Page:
The Ins and Outs of Attic Remodeling

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Do you want to add space without adding on? Your attic may offer the perfect solution. Attics have been converted into wonderful master bedroom suites, playrooms, home offices, reading nooks, guest bedrooms, teen hideaways, and the list goes on.Could you be making better use of your attic?

Here is a checklist of construction considerations when evaluating the feasibility of an attic remodel:

Building Code Requirements
Building codes may vary according to municipality, but all Massachusetts towns require minimum ceiling heights and egress windows.

Dormers
Dormers are a great way to open up space that would otherwise be unuseable because of the slope of the rafters. There are several types of dormers, but classic doghouse-style or shed dormers are the most common in attic conversions. Not sure the difference? Here’s a quick overview article on Houzz.

Dormers are a cost-efficient way to meet building codes for ceiling height and add windows for light, ventilation and egress in case of fire. However, the style of your roof will dictate whether or not dormers are a viable option. A well-conceived dormer should enhance the exterior of your home and add architectural interest.

Stairs
Most existing attic stairs do not meet code for living spaces. Existing steep or narrow stairs may need to be rebuilt or relocated depending on ceiling height at the top. When considering the footprint of a stairway, a spiral staircase requires the least square footage, followed by a straight run and a staircase with a landing and two runs. Many homeowners find the room for the staircase by sacrificing a closet on the floor below the attic and tucking storage space under the newly constructed stairs.

Floor Joists
The floors of many attics are not built to current code requirements. If they do not meet code, they may be reinforced by sistering additional joists to existing ones or replacing them with larger joists.

Skylights and Windows
If you are adding dormers, windows are sure to be part of your plan. If not, you may want to add windows, skylights or both to provide maximum light and ventilation.  If you plan to use the new room as a bedroom, code requires at least one window to provide egress in case of fire. If you don’t have wall space for several windows, skylights are a great way to let in light and air while picking up a few inches of headroom in a slanted ceiling. As with dormers, carefully consider window and skylight placement to enhance the exterior aesthetics of your home.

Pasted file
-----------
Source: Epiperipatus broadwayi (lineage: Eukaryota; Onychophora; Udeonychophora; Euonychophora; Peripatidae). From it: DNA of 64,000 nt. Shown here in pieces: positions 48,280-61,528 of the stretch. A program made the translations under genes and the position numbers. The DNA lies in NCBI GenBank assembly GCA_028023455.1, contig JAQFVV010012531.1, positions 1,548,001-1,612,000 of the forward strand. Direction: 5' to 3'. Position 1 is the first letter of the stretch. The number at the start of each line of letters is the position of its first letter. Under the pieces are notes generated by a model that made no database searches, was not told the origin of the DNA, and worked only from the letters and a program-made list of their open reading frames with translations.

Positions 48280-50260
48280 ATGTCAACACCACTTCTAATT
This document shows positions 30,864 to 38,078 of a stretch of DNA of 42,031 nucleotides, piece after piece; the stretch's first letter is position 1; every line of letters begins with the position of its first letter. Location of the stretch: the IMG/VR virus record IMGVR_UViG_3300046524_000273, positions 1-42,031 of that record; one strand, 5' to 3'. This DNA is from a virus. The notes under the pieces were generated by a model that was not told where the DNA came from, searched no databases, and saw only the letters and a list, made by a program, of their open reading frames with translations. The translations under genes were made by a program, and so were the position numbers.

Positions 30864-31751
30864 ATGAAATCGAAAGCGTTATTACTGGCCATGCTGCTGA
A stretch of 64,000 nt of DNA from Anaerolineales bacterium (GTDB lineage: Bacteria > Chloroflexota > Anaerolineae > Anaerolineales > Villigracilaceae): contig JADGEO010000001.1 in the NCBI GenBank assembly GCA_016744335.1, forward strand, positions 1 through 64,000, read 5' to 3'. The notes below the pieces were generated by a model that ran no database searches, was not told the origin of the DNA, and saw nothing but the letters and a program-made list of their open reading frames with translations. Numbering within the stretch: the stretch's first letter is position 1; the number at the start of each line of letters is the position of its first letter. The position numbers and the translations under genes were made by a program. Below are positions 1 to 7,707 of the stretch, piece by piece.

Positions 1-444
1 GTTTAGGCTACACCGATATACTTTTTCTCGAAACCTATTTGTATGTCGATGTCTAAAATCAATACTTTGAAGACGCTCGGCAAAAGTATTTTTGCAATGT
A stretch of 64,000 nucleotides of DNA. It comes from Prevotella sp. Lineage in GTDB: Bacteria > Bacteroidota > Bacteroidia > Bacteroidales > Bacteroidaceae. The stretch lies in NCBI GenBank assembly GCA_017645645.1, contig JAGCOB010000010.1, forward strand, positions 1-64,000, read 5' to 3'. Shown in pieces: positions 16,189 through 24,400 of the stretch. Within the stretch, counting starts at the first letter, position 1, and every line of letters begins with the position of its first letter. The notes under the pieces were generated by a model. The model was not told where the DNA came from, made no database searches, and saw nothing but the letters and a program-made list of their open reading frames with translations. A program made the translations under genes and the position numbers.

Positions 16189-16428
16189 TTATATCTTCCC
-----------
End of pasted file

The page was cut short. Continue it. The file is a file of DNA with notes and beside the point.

Plumbing
Every home has what is called the “main stack”, which is the large pipe that carries wastewater to your sewer or septic tank and provides ventilation for proper drainage.  If you are installing a bathroom in your converted attic, consider placing the new bathroom directly over existing plumbing in the floors below to minimize costs.

Heating and Cooling
Hot air rises, so your attic room is going to be warmer than the rest of your home during the summer. Spray-in-place foam insulation will help keep your new space cooler in the summer and hold the heat in the winter.  If your existing system has the capacity to heat and cool your attic room, consider creating a special zone for optimal climate control.  Other options for heating and cooling are a mini-split heat exchange system or a small traditional style furnace/air conditioner.

Storage
Slanted attic ceilings can pose a furniture placement challenge. We like to minimize the need for freestanding furniture by building in storage whenever possible. For example, knee wall space (the area where the rafters slant down to connect to the outer wall) is far too low to be comfortable for living, but is ideal for built-in drawers and shelving. Smart use of built-ins will maximize your use of space.

Is your home right for an attic renovation? Please contact us to get more information to help plan and create your new attic space. Just look how one recent client added a master suite in their attic in these in-progress photos!

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Tags: remodeling, renovation ideas, small space